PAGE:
LGBT activists like Max Tweedie and Shaneel Lal are obsessed with censorship. It is central to their view of order and safety. You could argue it represents the entirety of their political project.
So, where does that place them on the political spectrum?
In many ways the community spokesperson is the bane of minority communities. Rarely are they elected: most are self-appointed and, considering minority groups are as intellectually diverse as the majority, the claim they reflect any sort of consensus should be taken with a grain of salt.
Indeed, at least one definition of racism and bigotry is a refusal to accept diversity within a group – to assume there is a rigid uniformity to traits and values.
A community spokesperson doesn’t help allay this, because they are quite literally telling people their views are widely representative when we have no way of knowing if they truly are.
Adding to this issue, our media, run by the majority, is the final arbiter of which spokesperson gets elevated and platformed and which does not.
Anjum Rahman, for example, has only 100 voting members on her Muslim Women’s Council out of an entire population of approximately 60,000. And yet Rahman was selected by the media and the government to promote hate speech laws.
If a Muslim spokesperson supportive of free speech had offered their services, they would have simply been ignored. A community spokesperson (who can expect return visits to the podium) needs to reflect what those in power want to be promoted. If they don’t, they just can’t expect airtime. The canny ones learn this and adapt accordingly.
The irony of the gay community is there is no community and has never been one.
The challenge for activists during the ‘85 homosexual law reform was uniting warring factions to create the appearance of solidarity. Once the law passed the bickering and distrust returned. Disagreement rages today over the trans debate and issues like the involvement of Police within PRIDE parades.
This isn’t a happy family.
You would have heard a lot from Auckland PRIDE director Max Tweedie and activist Shaneel Lal over the last few days as they campaigned to stop a feminist activist from entering New Zealand.
Both activists had their pick of media appearances, and both sang from the same song sheet: BAN, BAN, BAN.
Shaneel and Max both claim that the community has never been in more existential danger than it is now and that only oppressive and crushing censorship – that ensures only their messaging could ever be given air – would do.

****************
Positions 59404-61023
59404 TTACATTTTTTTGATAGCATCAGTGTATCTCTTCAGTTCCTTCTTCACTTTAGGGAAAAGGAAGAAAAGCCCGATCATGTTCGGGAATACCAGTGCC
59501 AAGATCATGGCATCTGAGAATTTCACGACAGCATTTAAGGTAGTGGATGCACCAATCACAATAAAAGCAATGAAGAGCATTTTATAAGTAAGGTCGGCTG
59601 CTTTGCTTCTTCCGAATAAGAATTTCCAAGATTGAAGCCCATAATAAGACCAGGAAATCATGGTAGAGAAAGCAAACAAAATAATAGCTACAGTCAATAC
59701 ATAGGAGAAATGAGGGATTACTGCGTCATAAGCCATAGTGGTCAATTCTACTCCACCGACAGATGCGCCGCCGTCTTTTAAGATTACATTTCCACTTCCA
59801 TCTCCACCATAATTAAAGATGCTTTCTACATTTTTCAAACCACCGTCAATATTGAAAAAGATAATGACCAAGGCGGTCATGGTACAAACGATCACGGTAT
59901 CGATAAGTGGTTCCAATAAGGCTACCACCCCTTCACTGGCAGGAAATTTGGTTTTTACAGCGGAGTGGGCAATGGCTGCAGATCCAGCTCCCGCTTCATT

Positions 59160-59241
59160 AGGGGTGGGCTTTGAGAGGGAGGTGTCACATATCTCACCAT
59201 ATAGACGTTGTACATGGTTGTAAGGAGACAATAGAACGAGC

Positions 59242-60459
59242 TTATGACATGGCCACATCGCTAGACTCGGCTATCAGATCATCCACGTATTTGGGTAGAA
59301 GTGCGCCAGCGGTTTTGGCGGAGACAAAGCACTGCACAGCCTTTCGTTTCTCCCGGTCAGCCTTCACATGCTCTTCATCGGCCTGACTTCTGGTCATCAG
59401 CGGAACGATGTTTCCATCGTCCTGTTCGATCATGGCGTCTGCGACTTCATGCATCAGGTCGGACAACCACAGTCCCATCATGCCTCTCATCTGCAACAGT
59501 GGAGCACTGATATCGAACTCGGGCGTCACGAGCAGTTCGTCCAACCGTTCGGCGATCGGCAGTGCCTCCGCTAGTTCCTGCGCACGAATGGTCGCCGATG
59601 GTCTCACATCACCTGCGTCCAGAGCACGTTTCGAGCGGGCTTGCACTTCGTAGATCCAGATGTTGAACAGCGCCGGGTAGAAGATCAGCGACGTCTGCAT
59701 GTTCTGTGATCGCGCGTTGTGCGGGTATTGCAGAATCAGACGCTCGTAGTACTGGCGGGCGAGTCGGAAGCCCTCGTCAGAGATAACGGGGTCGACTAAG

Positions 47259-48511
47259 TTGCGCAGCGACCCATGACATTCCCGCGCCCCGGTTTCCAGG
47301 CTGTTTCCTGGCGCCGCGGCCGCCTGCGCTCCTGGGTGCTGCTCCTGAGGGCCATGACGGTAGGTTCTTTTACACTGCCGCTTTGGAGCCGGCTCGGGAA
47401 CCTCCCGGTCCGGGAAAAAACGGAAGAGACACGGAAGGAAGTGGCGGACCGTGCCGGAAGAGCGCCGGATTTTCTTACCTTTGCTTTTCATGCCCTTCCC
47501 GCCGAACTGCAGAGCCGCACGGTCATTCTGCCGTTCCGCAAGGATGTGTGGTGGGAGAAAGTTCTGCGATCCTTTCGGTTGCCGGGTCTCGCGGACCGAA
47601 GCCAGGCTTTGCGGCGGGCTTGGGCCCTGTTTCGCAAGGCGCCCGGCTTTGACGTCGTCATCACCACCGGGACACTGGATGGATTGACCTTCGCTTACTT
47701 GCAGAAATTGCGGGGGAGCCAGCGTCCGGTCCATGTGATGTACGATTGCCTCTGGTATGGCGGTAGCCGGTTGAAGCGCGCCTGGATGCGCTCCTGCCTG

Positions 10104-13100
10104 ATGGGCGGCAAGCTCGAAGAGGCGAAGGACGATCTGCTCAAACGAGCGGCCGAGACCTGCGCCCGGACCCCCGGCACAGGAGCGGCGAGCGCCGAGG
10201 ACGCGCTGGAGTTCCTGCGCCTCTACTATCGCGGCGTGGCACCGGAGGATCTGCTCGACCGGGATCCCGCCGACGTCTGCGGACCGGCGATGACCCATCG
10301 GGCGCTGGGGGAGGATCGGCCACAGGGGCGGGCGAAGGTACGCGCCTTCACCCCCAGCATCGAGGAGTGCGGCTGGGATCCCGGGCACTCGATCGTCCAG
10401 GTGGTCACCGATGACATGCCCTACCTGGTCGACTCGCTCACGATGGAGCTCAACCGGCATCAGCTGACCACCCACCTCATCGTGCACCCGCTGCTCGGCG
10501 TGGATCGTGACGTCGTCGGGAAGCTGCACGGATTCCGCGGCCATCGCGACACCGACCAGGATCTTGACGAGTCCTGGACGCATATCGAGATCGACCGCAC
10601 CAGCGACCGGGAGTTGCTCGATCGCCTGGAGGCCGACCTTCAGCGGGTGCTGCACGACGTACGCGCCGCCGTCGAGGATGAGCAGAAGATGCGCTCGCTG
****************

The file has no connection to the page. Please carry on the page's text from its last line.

This puts the pair in stark contrast with the activists of ’85, many of whom wanted the venom of their homophobic opponents broadcast, confident the average Kiwi would be repulsed and would come over to their side.
But there is another reason activists of yesteryear were inclined toward free speech:
Most of them were on the Left.
Tweedie and Lal are not.
The awful truth about the political collapse of class-Leftism is it was replaced with an identitarianism closest in complexion (at the extremities) to far-Right nationalism.
Both Tweedie and Lal view their interests as greater than the liberal system and see the liberal system as an obstacle for their group.
They do not attempt to allay the other side because they are completely unsympathetic to anyone who stands apart from their worldview. Lal’s recent dismissal of a victim of sexual assault (see image below), who was appearing to seek good faith engagement, is an explicit example of this.
A liberal would pursue the safety they claim they seek through persuasion, accepting that some of their discussions will be difficult and uncomfortable.
These activists demand forced compliance. Debate and dialogue, to them, is dangerous. State power must partner with them to silence dissenters, by removing their rights and entrenching inequality. The display of thuggery and the assault on Kelly-Jay Keen Minshull at Albert Park this afternoon (March 25th) wasn’t criticised by Tweedie. He viewed the violence as a win (see image below).
As a Jew and a Leftist, I instantly recognise this to be a Hard-Right mindset. Thankfully I understand the diversity within minority groups, so Tweedie and Lal are unable to shade my view of the wider *community*.
But some will think they are truly representative, and this promises a far greater catastrophe for gay New Zealand than allowing a feminist to speak.